This work references the floodplains of the Kalamazoo River and is generated in response to the pull of place, a desire to understand the landscape of my surroundings and what is concealed beneath the surface. The riverwas integral to the foundation and past prosperity of small communities along its path prior to becoming the victim of gross contamination by area paper mills during the 20th century. Although most of the industry has since departed, its legacy of dumping is renewed with each thaw and flood and through generations of wildlife.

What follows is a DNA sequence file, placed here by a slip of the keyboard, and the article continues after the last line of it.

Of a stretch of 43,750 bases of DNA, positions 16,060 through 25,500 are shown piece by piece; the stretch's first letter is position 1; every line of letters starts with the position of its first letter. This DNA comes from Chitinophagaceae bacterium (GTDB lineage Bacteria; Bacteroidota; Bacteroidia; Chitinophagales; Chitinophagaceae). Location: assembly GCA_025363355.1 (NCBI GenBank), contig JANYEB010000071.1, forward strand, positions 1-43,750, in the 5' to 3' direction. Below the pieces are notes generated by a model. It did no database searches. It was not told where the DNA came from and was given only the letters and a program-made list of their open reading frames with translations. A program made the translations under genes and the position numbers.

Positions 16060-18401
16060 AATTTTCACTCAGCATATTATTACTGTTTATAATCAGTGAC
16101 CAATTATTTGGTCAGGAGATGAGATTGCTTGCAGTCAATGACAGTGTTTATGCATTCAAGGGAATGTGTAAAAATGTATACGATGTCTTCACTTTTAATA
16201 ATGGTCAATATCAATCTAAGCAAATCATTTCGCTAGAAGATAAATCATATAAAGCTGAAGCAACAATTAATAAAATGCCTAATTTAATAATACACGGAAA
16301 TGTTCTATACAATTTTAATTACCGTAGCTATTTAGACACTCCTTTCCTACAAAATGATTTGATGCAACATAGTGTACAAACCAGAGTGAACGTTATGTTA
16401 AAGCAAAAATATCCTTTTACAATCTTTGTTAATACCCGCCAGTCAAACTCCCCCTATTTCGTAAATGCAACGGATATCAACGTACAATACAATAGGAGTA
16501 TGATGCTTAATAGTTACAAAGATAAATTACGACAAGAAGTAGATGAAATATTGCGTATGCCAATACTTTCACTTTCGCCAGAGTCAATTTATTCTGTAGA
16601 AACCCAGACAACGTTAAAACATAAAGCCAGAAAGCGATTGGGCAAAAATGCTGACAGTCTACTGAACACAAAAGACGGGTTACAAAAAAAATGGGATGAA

This work is constructed from stretched, rolled, manipulated and layered flat clay elements that were fired as a loose and open structure. The resulting form exists in a brittle vitrified state, precariously spanning cast off concrete blocks. Long and low to the ground, it reflects my perception of this place– force and fragility, power and passivity, intimacy and isolation.

Superfund Areas 1-5, 2013
Vitreous brown clay on top of cinder blocks with steel pins 1' x 3’ x 30’, Photo by Steve Nelson